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Part of: SATURN
From: A Journey In Other Worlds

Landing on a place about ten degrees north of the equator, so
that they might obtain a good view of the great rings--since ON
the line only the thin edge would be visible--they opened a
port-hole with the same caution they had exercised on Jupiter.
Again there was a rush of air, showing that the pressure without
was greater than that within; but on this occasion the barometer
stopped at thirty-eight, from which they calculated that the
pressure was nineteen pounds to the square inch on their bodies,
instead of fifteen as at sea-level on earth. This difference was
so slight that they scarcely felt it. They also discarded the
apergetic outfits that had been so useful on Jupiter, as
unnecessary here. The air was an icy blast, and though they
quickly closed the opening, the interior of the Callisto was
considerably chilled.

"We shall want our winter clothes," said Bearwarden; "it might be
more comfortable for us exactly on the equator, though the scene
at night will be far finer here, if we can stand the climate.
Doubtless it will also be warmer soon, for the sun has but just

"I suspect this is merely one of the cold waves that rush towards
the equator at this season, which corresponds to about the 10th
of our September," replied Cortlandt. "The poles of Saturn must
be intensely cold during its long winter of fourteen and three
quarter years, for, the axis being inclined twenty-seven degrees
from the perpendicular of its orbit, the pole turned from the sun
is more shut off from its heat than ours, and in addition to this
the mean distance--more than eight hundred and eighty million
miles--is very great. Since the chemical composition of the air
we have inhaled has not troubled our lungs, it is fair to suppose
we shall have no difficulty in breathing."

Having dressed themselves more warmly, and seen by a thermometer
they had placed outside that the temperature was thirty-eight
degrees Fahrenheit, which had seemed very cold compared with the
warmth inside the Callisto, they again opened the port-hole, this
time leaving it open longer. What they had felt before was
evidently merely a sudden gust, for the air was now comparatively

Finding that the doctor's prediction as to the suitability of the
air to their lungs was correct, they ventured out, closing the
door as they went.

Expecting, as on Jupiter, to find principally vertebrates of the
reptile and bird order, they carried guns and cartridges loaded
with buckshot and No. 1, trusting for solid-ball projectiles to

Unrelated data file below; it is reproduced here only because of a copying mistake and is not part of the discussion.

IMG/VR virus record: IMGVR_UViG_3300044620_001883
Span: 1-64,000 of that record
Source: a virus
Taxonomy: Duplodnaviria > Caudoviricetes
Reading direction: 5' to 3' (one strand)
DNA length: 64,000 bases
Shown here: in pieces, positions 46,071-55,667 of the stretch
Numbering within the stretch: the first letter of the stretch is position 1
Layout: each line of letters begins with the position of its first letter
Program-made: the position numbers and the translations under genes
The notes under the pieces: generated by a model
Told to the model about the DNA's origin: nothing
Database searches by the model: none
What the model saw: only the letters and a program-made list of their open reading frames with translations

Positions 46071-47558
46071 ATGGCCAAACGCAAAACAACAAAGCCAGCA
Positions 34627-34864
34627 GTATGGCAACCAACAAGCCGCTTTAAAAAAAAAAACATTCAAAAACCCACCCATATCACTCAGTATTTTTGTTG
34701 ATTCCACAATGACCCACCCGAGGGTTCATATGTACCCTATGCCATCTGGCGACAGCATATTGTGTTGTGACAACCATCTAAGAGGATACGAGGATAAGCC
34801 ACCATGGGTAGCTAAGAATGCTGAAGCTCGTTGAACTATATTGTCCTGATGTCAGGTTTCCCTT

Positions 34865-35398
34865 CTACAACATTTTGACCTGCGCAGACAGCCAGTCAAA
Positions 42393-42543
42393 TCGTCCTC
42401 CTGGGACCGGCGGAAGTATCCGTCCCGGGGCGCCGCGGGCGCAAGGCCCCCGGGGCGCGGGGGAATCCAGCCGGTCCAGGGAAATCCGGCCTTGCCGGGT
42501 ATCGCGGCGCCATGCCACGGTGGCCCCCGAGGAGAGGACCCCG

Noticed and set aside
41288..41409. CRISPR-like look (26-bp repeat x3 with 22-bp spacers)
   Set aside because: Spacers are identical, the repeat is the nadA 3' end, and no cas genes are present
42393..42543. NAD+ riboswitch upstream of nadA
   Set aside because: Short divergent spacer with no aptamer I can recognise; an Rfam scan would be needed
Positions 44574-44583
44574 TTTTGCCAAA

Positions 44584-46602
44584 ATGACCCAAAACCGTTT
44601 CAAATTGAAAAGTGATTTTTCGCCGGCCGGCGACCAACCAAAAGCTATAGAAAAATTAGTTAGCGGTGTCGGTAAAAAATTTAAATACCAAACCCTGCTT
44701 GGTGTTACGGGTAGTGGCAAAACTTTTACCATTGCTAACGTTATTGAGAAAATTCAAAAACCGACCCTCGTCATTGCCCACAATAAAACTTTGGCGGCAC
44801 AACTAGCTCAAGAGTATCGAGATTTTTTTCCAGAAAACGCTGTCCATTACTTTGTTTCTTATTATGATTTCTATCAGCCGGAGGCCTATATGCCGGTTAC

their revolvers, which they shoved into their belts. They also
took test- tubes for experiments on the Saturnian bacilli.
Hanging a bucket under the pipe leading from the roof, to catch
any rain that might fall--for they remembered the scarcity of
drinking-water on Jupiter--they set out in a southwesterly

Walking along, they noticed on all sides tall lilies immaculately
pure in their whiteness, and mushrooms and toadstools nearly a
foot high, the former having a delicious flavour and extreme
freshness, as though only an hour old. They had seen no animal
life, or even sign of it, and were wondering at its dearth, when
suddenly two large white birds rose directly in front of them.
Like thought, Bearwarden and Ayrault had their guns up, snapping
the thumb-pieces over "safe" and pulling the triggers almost
simultaneously. Bearwarden, having double buckshot, killed his
bird at the first fire; but Ayrault, having only No. 1, had to
give his the second barrel, almost all damage in both cases being
in the head. On coming close to their victims they found them to
measure twelve feet from tip to tip, and to have a tremendous
thickness of feathers and down.

"From the looks of these beauties," said Bearwarden, "I should
say they probably inhabited a pretty cold place."

"They are doubtless northern birds," said Cortlandt, "that have
just come south. It is easy to believe that the depth to which
the temperature may fall in the upper air of this planet must be
something startling."

As they turned from the cranes, to which species the birds seemed
to belong, they became mute with astonishment. Every mushroom
had disappeared, but the toadstools still remained.

"Is it possible we did not see them?" gasped Ayrault.

"We must inadvertently have walked some distance since we saw
them," said Cortlandt.

"They were what I looked forward to for lunch," exclaimed

They were greatly perplexed. The mushrooms were all about them
when they shot the birds, which still lay where they had fallen.

"We must be very absent-minded," said the doctor, "or perchance
our brains are affected by the air. We must analyze it to see if
it contains our own proportion of oxygen and nitrogen. There was
a good deal of carbonic-acid gas on Jupiter, but that would
hardly confuse our senses. The strange thing is, that we all
seem to have been impressed the same way."

Concluding that they must have been mistaken, they continued on
their journey.

All about they heard a curious humming, as that of bees, or like
the murmuring of prayers in a resonant cathedral. Thinking it
was the wind in the great trees that grew singly around them,
they paid no attention to it until, emerging on an open plain and
finding that the sound continued, they stopped.

"Now," said Bearwarden, "this is more curious than anything we
found on Jupiter. Here we have an incessant and rather pleasant
sound, with no visible cause."

"It may possibly be some peculiarity of the grass," replied
Cortlandt, "though, should it continue when we reach sandy or
bare soil, I shall believe we need a dose of quinine."

"I FEEL perfectly well," said Ayrault; "how is it with you?"